Lockdown restrictions could have been a disaster for South African wine estate Vergenoegd Low.
Measures such as a ban on alcohol sales destroyed its domestic market.
But the 325-year-old estate was thrown a lifeline by an increasingly bitter row between two countries thousands of miles away.
Long-simmering tensions between Australia and China boiled over after Canberra led international calls for an inquiry into the origins of the global health crisis in Wuhan.
Beijing retaliated in November - slapping a 212% tariff on Australian wines.
Before then Chinese drinkers bought nearly 40% of Australia's exported wine
But with trade brought to an abrupt halt, companies like Vergenoegd Low were given an opportunity.
"We wouldn't be where we are today without this China deal."
Shaun McVey is marketing manager at the estate, which has recently won a new Chinese contract.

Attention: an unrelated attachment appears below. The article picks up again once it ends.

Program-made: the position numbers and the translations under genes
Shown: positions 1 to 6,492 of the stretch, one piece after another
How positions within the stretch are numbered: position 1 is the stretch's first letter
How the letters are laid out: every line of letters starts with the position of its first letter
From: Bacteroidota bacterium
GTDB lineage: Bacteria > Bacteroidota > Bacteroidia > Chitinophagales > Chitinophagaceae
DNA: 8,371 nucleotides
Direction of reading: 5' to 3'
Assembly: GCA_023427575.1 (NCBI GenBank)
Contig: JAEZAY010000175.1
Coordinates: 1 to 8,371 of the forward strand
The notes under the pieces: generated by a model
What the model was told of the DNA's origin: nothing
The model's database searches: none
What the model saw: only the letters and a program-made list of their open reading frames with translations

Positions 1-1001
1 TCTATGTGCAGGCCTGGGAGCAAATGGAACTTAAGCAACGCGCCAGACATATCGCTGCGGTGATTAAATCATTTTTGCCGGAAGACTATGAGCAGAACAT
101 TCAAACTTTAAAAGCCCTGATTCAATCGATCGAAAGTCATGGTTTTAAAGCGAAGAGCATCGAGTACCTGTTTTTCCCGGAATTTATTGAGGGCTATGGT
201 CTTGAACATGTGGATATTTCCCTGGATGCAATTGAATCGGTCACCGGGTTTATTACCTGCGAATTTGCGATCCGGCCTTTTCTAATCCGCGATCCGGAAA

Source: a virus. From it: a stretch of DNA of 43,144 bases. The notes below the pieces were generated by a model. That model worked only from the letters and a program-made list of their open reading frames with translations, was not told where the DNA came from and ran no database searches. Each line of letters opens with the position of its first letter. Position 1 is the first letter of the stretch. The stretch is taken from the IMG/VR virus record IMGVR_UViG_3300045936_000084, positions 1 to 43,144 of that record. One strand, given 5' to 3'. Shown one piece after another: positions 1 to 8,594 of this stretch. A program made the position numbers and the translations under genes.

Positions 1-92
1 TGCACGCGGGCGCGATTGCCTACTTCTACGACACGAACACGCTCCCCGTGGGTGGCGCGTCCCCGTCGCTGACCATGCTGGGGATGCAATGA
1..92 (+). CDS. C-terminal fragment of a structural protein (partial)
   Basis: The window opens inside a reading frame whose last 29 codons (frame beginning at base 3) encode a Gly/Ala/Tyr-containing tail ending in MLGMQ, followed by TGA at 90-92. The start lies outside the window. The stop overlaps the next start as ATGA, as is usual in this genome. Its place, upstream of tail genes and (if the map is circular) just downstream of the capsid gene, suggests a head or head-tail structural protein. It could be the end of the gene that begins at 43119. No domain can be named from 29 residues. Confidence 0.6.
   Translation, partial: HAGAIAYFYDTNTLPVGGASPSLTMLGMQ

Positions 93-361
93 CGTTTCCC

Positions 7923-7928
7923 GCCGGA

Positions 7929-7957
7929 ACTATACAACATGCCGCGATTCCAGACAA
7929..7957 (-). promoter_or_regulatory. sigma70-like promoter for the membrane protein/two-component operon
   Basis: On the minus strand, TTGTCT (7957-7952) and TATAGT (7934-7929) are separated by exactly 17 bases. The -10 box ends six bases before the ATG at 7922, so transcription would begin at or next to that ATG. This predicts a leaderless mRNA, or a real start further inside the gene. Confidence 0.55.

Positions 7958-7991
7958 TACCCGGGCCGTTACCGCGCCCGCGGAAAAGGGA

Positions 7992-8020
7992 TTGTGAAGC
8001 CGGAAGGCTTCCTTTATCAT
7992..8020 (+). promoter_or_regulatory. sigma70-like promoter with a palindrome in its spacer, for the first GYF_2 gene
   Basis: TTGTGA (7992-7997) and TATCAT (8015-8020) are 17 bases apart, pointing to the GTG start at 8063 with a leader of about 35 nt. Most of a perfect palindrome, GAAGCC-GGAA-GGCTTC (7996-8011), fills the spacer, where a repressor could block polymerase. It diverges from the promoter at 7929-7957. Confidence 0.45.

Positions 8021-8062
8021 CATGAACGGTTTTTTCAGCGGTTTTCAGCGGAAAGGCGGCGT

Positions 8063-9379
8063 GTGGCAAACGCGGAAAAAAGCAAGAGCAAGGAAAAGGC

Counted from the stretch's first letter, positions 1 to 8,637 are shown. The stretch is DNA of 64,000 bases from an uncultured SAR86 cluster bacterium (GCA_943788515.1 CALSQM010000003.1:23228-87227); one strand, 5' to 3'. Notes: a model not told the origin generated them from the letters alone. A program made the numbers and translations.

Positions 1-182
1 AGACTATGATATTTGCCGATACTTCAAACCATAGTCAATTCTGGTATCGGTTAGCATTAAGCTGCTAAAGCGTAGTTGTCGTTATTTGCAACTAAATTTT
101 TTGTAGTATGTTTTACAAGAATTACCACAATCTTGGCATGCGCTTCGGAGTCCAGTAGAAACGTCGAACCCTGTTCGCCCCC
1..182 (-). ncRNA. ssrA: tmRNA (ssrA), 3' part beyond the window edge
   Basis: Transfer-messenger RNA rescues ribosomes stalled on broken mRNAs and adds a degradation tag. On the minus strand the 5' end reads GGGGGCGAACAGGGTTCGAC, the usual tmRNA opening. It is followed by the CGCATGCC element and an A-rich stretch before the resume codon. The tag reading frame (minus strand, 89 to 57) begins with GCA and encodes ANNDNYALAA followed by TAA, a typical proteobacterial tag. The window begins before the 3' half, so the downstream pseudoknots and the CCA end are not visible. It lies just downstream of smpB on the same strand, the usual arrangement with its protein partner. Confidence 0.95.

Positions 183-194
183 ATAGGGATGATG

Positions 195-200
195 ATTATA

"... just being able to get rid of the stock that we currently sit with in our cellar but with the agreement in place, that the volume increases every year. It's just given us that financial surety for the next five to seven years, we should be in a good space."
Exports of South African wine to China have jumped 50% over the past three months, according to the trade body Wines of South Africa.
At the "Cheers" wine shop in Beijing, owner Lin Lulu welcomes the change.
"Now the South African wine has great advantages to the Australian wine because of the new tariff situation. I think the South African wine has great potential to surpass the Australian ones."
And it's not just booze. And not just South Africa.
The trade dispute also gives opportunities to countries across the continent to boost exports of everything from bauxite to beef.
Analysts do warn, however, that the Chinese market presents a range of obstacles including language barriers and opaque bureaucracy.
But for now at least, Australia's loss is a reason for South Africa's vintners to raise a glass.